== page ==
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Texas Backs Chick-fil-A, Come What Mayo!

Tony Perkins · Apr. 17, 2019

Chick-fil-A may cater, but not to the demands San Antonio liberals care about. Now, three weeks into the city council’s decision to ban the restaurant from the local airport, Texas conservatives know: this case for their religious liberty bill was made to order.

“Everyone has a place here, and everyone should feel welcome when they walk through our airport,” City Councilman Roberto Treviño told the media after the council’s 6-4 vote to boot the chicken chain from opening a shop in the terminal. Why? Because the owners dare to donate to charities like the Salvation Army. “Ridiculous!” Texas Senator Ted Cruz (R) responded on Twitter. “That’s not Texas,” he argued.

Unfortunately, the state’s conservatives worry, that will be Texas if something isn’t done to protect religious freedom. “With this decision,” Treviño insisted, the council “reaffirmed the work [San Antonio] has done to become a champion of inclusion.” Until, of course, that “inclusion” applies to people who support natural marriage and sexuality. Where’s the equality for them? That’s a question the Lone Star State is trying to answer with the introduction of SB 17, the Free to Believe Act and the First Amendment Defense Act.

Chick-fil-A may be a private company, but that doesn’t mean it has to surrender its beliefs at the dining room door. And the same goes for any American trying to live out their faith in the public square. The San Antonio City Council thinks it can’t, “in good conscience,” sign an airport agreement with a business owned by Christians. But isn’t that exactly what this debate is about — conscience? Just because the Cathy family owns a national restaurant chain doesn’t mean they’re excluded from the First Amendment. Regardless of what liberals say, religious freedom isn’t just for churches. It’s for every business, wedding vendor, adoption agency, charity, doctor — every citizen. And that’s what SB 17 is hoping to remind Texans.

“We’re waking up in an era where Christian faith, specifically, seems to be under attack,” said state Sen. Charles Perry (R). In the current political climate, he’s worried Christians can’t practice their faith openly without facing consequences — including the loss of their jobs and livelihood. Under the Free to Believe Act, government officials can’t punish Texans for thinking differently than the radical Left. That’s just “a license to discriminate,” LGBT activists argue.

Not true, Republicans like Lt. Governor Dan Patrick (Texas) fired back. No one is trying to create a religious excuse for businesses to turn people away. No believer I know would want that — let alone lobby for it. As even Chick-fil-A has said, everyone should feel welcome at its restaurant. This debate has never been about Christians discriminating against anyone — it’s about stopping the government from discriminating against them!

Even in some of the more high-profile wedding vendor cases, where the Left is trying to paint Christians as intolerant monsters who want to slam the door shut on same-sex couples, you’ll find that — to a person — each shop owner was more than happy to sell the activists something off their shelves. In fact, Barronnelle Stutzman of Arlene’s Flowers, considered the man who sued her to be one of her best customers. “I knew he was in a relationship with a man and he knew I was a Christian. But that never clouded the friendship for either of us or threatened our shared creativity — until he asked me to design something special to celebrate his upcoming wedding. If all he’d asked for were prearranged flowers, I’d gladly have provided them. If the celebration were for his partner’s birthday, I’d have been delighted to pour my best into the challenge. But as a Christian, weddings have a particular significance.”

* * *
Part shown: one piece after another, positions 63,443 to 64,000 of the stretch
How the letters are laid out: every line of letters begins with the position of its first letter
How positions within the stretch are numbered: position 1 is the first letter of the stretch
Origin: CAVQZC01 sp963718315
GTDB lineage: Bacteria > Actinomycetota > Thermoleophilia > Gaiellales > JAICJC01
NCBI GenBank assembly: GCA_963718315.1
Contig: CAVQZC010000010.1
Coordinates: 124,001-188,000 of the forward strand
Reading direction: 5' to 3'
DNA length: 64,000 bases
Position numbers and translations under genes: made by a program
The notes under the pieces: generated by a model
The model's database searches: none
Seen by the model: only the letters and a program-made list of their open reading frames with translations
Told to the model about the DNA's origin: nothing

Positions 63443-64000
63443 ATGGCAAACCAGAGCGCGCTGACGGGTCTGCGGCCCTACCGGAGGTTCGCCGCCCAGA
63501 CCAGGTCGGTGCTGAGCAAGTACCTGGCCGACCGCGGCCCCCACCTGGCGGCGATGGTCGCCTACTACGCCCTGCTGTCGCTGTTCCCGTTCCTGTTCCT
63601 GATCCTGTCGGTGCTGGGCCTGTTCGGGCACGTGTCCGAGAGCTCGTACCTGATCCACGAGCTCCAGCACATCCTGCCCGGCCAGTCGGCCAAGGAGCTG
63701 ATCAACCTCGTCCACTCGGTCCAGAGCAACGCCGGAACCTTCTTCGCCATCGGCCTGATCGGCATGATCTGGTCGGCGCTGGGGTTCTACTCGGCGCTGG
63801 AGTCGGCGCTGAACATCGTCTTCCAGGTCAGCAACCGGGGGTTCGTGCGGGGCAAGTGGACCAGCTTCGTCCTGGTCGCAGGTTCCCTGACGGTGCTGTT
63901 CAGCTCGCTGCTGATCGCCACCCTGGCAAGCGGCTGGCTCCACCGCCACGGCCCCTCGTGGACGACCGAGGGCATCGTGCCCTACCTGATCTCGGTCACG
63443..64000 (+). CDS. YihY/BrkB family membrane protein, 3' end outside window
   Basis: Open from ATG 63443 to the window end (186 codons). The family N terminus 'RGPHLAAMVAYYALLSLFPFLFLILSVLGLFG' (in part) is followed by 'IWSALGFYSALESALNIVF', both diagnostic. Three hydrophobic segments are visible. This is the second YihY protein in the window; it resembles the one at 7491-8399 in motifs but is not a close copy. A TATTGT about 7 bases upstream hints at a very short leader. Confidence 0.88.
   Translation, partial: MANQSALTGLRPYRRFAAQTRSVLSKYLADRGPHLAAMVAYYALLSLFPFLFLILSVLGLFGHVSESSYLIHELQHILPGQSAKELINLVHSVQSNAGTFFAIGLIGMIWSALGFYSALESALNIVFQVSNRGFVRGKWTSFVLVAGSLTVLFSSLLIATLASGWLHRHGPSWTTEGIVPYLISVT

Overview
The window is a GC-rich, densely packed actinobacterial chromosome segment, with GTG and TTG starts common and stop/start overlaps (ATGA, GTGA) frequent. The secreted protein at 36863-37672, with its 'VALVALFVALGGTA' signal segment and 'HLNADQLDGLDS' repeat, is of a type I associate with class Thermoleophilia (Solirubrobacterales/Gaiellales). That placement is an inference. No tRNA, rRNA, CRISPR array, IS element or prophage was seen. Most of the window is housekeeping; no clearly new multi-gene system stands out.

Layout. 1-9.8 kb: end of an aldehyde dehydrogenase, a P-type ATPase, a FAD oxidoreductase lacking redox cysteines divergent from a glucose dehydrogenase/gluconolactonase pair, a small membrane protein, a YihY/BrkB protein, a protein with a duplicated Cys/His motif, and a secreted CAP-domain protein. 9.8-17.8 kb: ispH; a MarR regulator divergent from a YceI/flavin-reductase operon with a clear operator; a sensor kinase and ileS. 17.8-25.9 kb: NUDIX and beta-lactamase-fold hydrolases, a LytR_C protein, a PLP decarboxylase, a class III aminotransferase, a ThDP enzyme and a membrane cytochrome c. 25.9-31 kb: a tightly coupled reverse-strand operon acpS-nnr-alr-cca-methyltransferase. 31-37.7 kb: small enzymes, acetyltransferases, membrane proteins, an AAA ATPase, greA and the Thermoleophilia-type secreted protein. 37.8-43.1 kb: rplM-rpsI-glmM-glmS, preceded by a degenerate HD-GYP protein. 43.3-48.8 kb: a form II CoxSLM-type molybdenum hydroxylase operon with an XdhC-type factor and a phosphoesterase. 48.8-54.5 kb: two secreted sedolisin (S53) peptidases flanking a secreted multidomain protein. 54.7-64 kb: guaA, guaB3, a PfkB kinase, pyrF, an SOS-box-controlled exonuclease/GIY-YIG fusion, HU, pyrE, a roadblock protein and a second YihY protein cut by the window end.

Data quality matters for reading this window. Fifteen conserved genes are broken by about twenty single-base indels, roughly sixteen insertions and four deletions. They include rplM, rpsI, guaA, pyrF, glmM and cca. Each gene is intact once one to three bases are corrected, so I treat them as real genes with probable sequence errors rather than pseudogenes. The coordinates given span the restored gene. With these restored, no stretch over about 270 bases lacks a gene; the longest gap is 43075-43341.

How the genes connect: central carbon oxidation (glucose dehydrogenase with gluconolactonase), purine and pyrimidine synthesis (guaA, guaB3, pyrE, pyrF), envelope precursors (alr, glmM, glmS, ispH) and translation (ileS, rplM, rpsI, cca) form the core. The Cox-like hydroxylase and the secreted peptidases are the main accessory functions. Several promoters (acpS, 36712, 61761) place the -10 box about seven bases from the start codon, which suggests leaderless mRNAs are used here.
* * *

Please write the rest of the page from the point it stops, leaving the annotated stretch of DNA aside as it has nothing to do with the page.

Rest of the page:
In Chick-fil-A’s case, the Left’s overreaction is almost comical. The Cathy family hasn’t done any overt lobbying on natural marriage for years. In fact, they’ve intentionally backed away from taking a stand on issues of biblical morality — yet still, they’re a target. That ought to show everyone that there’s just no appeasing the Left. Simply being a Christian in the workforce — even a polite and politically silent one — is enough to draw the liberals’ wrath.

But the Democrats’ new terrain, where your personal views disqualify you from participating in society, is a dangerous precedent. If liberals choose not to eat Chick-fil-A, that’s their right. Just like it’s our right not to shop at Target until they stop putting women and children in danger with their bathroom policies. What isn’t our decision — or theirs — is to exclude these businesses from the market altogether. If you agree, join our friends from Texas Values in Wednesday’s Save Chick-fil-A Day! Come to the state capitol for the House hearing on the Free to Believe Act, and then drive-through your local chain on the way home. Help Texas leaders show the country that there’s always an appetite for real religious freedom!

Originally published here.

At School, a Test of Wills over Privacy

Biological boys may be walking into the bathroom, but in some states — teenage girls are walking out. From Nebraska to Alaska, students are tired of fighting school leaders to feel safe. And if local districts won’t listen to their concerns, and parents won’t stand up to school officials, then maybe they’ll pay attention to the student protests.

The rebellion started in Omaha, when a girl was sick of administrators ignoring her about the discomfort a teenage boy was causing in the girls’ room. Calling it “humiliating,” the girls say it makes them feel vulnerable to undress and share personal space with a student of the opposite sex. Late last week, they decided to prove it. By 10:30 a.m., Abraham Lincoln students started streaming out of the building. “We want our privacy,” some chanted. “One over all is not fair.”

“I was very proud of how the students peacefully conducted themselves. It’s important to us to let students express their opinions as long as it’s done in a respectful way,” Council Bluffs Community School District Superintendent Vicki Murillo said. And yet, she still has no intentions of changing a policy that sacrifices the comfort of every student on the altar of one.